I-70 killer claims only known male victim: ‘I think he was probably concerned about a struggle’
TERRE HAUTE, Ind. (KMOV) - “It’s like standing in front of a mountain and wondering how you are going to get to the top,” Detective Brad Rumsey, Terre Haute Police Department, on the hunt for a serial killer.
Michael “Mick” McCown had a chiropractor appointment on the morning of April 27, 1992. When he returned home, he considered taking the rest of the day off and not opening Sylvia’s Ceramics Shop, named after his mother. But he decided to go in. That decision cost him his life.
Mick McCown was 40 years old. He was an accomplished musician, playing in numerous bands, specializing in the harmonica. Sylvia’s sat right along a busy stretch of Highway 41, the main north-south thoroughfare in Terre Haute, just north of Interstate 70. Sometime just after 4 p.m., a serial killer walked into the store, shot Mick point blank four inches from the back of his head, and fled. Less than $50 was taken from the store. The killer was in and out in minutes, on to his next destination: St. Charles.
For police, why the killer would pick a busy location, in the middle of the day has always been a mystery.
“It does strike me as odd,” Rumsey said. “These were times when people were out and about. He got off on the fact that people were right there, and he was doing something that heinous and getting away with it. It probably really got the juices flowing for him knowing that people were right next door or on the street right in front of the place.”
There was something else odd about the Terre Haute killing. The victim was a male. And he wasn’t lured or dragged to the back of the store. McCown’s body was found slumped on the floor, his hand inches from a ceramic item he bent down to remove from the shelf, surely at the killer’s request. McCown had long hair and an earring. Had the killer mistaken him from a distance for a woman? Perhaps the name “Sylvia’s” on the front of the store led him to the location? Did it mean the killer didn’t case the store ahead of time?
Rumsey believes the killer was stunned to find out his target wasn’t a woman. “When he realized it was a male, I think he was probably concerned about a struggle ensuing if he didn’t shoot him right there.”
McCown’s sister, Cynthia Brack, remembers the day like it was yesterday. She has never spoken about the case before. “I was watching the evening news. The reporter came on the screen and said there’s been a male body found inside the store. I started screaming and screaming.”
Cynthia rushed to the scene, where her mother had already arrived. “She looked at me like her whole world had ended and said, ‘they shot him in the back of the head.’ I threw my purse and started screaming.”
Cynthia remembers returning home that night, to help care for her grandfather, who was suffering from severe Alzheimer’s.
“My grandfather didn’t know anything. But that night he saw the news, and he saw what happened to Mick. We had to get a doctor and get him tranquilizers. He didn’t know anything for years, but he suddenly knew that.”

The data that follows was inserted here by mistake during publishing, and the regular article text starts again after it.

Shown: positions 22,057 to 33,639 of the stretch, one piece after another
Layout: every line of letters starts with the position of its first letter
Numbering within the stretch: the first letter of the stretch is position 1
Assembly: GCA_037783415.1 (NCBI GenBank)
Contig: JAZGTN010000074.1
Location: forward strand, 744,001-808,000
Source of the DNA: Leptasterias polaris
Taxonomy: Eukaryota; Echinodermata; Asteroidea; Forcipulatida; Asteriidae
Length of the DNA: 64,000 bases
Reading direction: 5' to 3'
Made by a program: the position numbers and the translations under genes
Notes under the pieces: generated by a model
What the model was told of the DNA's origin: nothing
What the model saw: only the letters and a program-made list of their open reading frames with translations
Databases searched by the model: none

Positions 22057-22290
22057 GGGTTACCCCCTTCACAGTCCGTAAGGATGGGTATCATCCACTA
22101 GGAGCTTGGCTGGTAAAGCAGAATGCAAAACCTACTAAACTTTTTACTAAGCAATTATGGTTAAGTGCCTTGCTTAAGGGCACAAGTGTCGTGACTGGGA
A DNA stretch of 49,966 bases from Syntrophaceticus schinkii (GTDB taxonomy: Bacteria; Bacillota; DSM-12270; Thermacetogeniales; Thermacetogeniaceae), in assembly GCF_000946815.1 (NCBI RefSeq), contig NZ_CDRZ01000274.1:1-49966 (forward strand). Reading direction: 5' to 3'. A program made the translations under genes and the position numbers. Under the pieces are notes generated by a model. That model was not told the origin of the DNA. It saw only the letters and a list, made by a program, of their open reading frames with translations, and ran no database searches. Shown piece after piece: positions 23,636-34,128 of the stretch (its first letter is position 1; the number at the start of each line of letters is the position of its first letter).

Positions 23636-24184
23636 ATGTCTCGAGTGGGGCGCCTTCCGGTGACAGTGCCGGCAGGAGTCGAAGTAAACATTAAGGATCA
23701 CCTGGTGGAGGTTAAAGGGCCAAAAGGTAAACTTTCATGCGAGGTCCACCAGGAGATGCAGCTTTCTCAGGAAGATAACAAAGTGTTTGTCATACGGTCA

Cynthia’s sister, Teresa Lee, also remembers the day nearly 30 years ago.
“A friend told me something had happened. I called the store. I still remember the phone number. They said, ‘who is this?’ I said, ‘this is his sister.’ They handed the phone to someone else, and they just said he was dead. I fell on the floor screaming.”
Like the other killings, the serial killer simply vanished from sight. Nobody saw a thing. Rumsey, who was in the Navy at the time, has poured over the case file numerous times.
“At this point it’s still a guessing game as far as the vehicle,” Rumsey said. “He had to have walked on foot to these places from somewhere nearby. But no real information was gained from the scene. Detectives really didn’t gain any steam at all. It was honestly cold early on.”
For Rumsey, there is hope renewed after the joint task force meeting in St. Charles.
“I think the big one is DNA here. That’s the best way we might ID him. If there’s not DNA in our case, there will be in another case. I really believe that there’s going to be a DNA match somewhere to someone. I think there’s absolutely a strong chance we can identify this person. Absolutely, 100% yes.”
Terre Haute police recently shipped a new sample of DNA off for testing. They hope to have results back in about a month.
For the families, there is also renewed hope. But there will never be closure.
“I think I have my hopes up finally,” Cynthia said. “I gave up hope so long ago. But I have hope now. I just want this to be over. I want him to be caught. If they could finally catch him, it would mean everything to us. It would mean the world to all of us. But It’s scary to maybe be disappointed again.”
Teresa agreed. “Nothing will bring him back. That’s all I really want. Sure, I would like to see whoever it is punished, but there is no closure.”
Today, Sylvia’s Ceramics is a vape shop.
After McCown was killed, his father Phillip stopped driving his own car, and insisted on driving Mick’s. He said it smelled like his son.
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